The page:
It has been a little over a week since 13 people were gunned down on the U.S. Army base at Fort Hood. The impact of the killings still reverberates from the base in the heart of Killeen, Texas. Now, the start of a glorious fall weekend promises this central Texan town a hint of normalcy, but true normal weekend football, shopping, yard work and worship will take longer to return, especially to the community's Muslims.
"They feel this is a double betrayal," says Major Dawud Agbere, a Muslim chaplain of the U.S. Army, in reference to the base massacre, allegedly carried out by Major Nidal Hasan, a fellow Muslim. Agbere, one of six Muslim chaplains in the Army, was dispatched to Killeen from Fort Leavenworth to help Muslim soldiers cope in the aftermath of the shootings.
Killeen is a soldier's town. Many choose to remain here after retirement the climate is benign, the cost of living relatively low and the social network familiar. The Islamic Community Center of Greater Killeen, a mosque founded by several Army veterans, is the place where civilians and soldiers gather for prayer every Friday. The congregation is diverse, and includes both serving and retired military and civilian families, some with roots in Pakistan, Africa and the Middle East, others native-born Americans. Now the small, red brick mosque on South Fort Hood Street is notorious as the place where Hasan prayed. It sits on the edge of town, past the strip malls, car washes, fast food joints and less than a mile from the gun shop where Hasan is alleged to have bought his lethal weapon.
By Friday, the media crowd gathered on the small lawn of the mosque had grown smaller, but still contained members from across the country and even overseas. At the close of afternoon prayers, mosque leaders and members filed out, patiently indulging reporters' questions as they have done all week, breaking away only to tend to duty picking up a child from school, or going back to work. The cars and trucks in the mosque parking lot sport "Go Army" bumper stickers.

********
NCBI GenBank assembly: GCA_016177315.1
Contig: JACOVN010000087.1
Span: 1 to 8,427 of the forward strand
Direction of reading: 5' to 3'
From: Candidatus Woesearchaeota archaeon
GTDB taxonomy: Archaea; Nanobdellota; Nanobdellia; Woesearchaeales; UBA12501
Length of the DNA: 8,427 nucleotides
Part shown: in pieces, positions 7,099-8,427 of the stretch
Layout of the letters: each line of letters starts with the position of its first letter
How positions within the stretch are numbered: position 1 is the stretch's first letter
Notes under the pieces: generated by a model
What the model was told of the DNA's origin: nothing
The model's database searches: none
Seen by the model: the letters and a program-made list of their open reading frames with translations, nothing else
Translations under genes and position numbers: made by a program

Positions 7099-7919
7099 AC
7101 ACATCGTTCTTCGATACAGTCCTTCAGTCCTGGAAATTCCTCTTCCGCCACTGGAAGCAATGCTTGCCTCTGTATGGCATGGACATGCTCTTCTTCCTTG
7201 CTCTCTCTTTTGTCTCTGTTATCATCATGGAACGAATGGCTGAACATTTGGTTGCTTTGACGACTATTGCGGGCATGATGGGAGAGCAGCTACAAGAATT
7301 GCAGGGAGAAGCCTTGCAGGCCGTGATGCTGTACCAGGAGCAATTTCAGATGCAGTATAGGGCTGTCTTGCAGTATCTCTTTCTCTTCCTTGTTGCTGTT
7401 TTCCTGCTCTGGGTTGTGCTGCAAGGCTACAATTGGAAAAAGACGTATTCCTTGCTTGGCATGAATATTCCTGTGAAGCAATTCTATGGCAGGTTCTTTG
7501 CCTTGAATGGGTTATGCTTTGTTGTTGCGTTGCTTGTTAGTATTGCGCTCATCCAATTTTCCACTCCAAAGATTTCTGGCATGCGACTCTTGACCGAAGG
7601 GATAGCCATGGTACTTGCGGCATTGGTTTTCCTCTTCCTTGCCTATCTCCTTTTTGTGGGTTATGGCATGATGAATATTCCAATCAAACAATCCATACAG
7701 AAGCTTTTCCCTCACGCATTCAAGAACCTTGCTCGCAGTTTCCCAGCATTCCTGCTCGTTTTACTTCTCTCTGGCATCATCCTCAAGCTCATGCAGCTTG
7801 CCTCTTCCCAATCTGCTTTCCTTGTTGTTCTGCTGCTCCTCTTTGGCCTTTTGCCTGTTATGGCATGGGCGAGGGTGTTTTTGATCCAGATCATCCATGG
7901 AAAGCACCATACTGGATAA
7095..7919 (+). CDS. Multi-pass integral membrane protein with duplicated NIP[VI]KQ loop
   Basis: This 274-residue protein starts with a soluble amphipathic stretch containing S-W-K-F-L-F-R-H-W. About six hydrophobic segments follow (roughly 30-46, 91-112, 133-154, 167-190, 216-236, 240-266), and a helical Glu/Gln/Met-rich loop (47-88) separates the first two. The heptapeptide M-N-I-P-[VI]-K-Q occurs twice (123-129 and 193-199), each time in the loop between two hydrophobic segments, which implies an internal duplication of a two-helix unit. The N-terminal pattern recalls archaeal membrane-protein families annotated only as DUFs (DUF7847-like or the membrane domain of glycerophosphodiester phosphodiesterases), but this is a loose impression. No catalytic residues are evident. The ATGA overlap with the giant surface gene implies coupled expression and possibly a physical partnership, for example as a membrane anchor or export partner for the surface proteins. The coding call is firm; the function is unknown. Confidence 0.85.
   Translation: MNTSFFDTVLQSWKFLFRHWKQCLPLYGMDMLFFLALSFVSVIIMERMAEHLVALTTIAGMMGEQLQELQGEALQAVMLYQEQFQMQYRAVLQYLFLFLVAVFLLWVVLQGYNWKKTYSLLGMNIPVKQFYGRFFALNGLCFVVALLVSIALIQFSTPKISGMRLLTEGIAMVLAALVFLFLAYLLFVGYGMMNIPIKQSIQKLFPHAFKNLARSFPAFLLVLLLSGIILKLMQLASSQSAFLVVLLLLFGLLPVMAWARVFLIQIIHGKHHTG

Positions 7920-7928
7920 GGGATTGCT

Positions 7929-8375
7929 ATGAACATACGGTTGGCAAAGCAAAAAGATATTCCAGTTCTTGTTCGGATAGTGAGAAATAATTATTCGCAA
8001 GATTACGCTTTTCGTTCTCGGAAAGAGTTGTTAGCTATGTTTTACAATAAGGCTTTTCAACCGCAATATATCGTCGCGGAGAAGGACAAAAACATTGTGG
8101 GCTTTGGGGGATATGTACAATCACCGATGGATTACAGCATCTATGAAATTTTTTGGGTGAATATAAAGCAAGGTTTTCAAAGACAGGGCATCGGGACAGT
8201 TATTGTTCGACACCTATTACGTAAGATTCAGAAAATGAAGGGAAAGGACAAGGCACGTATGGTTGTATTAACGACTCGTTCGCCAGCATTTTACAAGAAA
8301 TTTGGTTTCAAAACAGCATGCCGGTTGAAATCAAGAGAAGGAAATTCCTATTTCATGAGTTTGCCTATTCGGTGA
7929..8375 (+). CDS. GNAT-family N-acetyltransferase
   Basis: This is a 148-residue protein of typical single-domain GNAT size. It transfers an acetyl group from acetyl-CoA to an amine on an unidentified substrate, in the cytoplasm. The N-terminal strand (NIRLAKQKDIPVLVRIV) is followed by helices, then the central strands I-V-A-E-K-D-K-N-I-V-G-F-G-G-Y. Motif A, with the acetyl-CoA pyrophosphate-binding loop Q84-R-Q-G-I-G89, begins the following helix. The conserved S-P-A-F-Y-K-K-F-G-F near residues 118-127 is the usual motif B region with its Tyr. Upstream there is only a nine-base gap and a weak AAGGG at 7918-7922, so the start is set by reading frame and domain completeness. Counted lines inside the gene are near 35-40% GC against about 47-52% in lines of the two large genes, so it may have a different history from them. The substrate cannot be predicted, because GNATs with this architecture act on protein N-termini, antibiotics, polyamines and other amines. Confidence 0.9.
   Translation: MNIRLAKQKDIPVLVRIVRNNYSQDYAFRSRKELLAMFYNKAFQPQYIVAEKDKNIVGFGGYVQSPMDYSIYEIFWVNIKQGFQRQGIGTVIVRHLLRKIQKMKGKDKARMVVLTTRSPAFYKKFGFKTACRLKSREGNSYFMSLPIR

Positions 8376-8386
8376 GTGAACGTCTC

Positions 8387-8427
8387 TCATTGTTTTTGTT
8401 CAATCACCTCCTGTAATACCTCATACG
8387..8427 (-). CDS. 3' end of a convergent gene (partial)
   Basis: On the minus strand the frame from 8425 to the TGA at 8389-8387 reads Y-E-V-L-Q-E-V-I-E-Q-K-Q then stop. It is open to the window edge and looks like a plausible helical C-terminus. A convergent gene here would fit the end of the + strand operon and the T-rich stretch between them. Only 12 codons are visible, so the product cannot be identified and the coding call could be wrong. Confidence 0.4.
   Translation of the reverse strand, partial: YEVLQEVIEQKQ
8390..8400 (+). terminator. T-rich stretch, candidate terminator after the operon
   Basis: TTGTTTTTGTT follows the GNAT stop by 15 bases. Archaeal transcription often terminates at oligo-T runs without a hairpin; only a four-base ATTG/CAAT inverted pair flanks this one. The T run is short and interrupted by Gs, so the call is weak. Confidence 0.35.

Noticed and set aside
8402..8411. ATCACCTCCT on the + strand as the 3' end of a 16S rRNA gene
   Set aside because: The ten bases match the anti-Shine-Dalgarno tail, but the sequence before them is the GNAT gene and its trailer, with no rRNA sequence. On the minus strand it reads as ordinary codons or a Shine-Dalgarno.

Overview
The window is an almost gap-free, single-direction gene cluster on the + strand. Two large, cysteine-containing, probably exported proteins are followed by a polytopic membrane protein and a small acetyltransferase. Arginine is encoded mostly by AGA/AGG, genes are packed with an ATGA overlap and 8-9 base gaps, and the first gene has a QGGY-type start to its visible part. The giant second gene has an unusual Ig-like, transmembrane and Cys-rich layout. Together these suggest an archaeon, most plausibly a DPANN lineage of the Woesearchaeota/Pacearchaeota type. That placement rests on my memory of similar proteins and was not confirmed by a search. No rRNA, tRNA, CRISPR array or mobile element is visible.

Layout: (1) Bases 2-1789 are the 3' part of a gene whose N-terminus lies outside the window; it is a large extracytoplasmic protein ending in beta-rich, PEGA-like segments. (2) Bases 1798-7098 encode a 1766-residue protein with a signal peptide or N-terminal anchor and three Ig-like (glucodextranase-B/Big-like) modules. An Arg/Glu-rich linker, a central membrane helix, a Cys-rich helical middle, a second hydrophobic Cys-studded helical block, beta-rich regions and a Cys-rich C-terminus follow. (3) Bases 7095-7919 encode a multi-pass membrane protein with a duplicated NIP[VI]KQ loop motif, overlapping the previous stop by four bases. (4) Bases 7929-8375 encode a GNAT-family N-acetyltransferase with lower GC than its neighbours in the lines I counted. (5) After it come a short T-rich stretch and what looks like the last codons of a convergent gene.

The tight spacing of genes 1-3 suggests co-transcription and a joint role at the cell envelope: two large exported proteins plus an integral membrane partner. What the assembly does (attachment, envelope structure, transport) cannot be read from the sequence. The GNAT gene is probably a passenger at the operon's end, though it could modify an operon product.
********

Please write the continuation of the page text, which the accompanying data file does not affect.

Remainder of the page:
Fear, in the wake of the shootings, was perhaps felt most keenly by Killeen's Muslim women. Although there have been no reports of negative fallout so far, "I think for the women, you know especially those who wear the hijab, it may have affected them," says Amr Abdelazeem, 47, a professional engineer, businessman and Army reserve officer.
Visible symbols of their faith, some Muslim women refrained from going outdoors immediately after the attack, forgoing mundane tasks like grocery shopping. Abdelazeem's wife, Sahar, 36, was on the base when the shootings began; she teaches Arabic there. The family has lived in Killeen for 17 years and has a nine-year-old daughter. Abdelazeem says his wife was worried about going back to work the day after the shooting. "I didn't want to go to work," Sahar tells TIME. "My nine-year-old asked me, 'Why are you afraid to go out Mommy? No one is going to hurt you.'" Indeed Sahar returned to work at the base two days later. "Everyone was nice," Sahar said, "and there were big smiles."
Despite their initial trepidation, Killeen's Muslims have not been targeted by the larger community. Rather, they have been quietly accepted, as always. Standing outside the mosque on a Friday afternoon, Siqua Thiam, 57, says goodbye to some women who have come for prayers. The sequins of her vivid, canary yellow West Senegalese dress catch the bright fall sun. Her son, an American citizen, is an Army sergeant serving in Iraq. After being widowed in 1999, she left Senegal to live with him and his family. Her son called home immediately after he heard of the attack in Fort Hood, but she reassured him she was fine. Thiam says she has felt no impact and heard no criticism from her neighbors and says she is still proud to dress in her long robes and head scarf. "I fear no one but Allah," she says, pointing heavenward. "I depend on Allah. he will always help me."
It is a sentiment that likely will be echoed across Killeen in all manner of churches in the weeks ahead as the community grapples with conflict both near and far.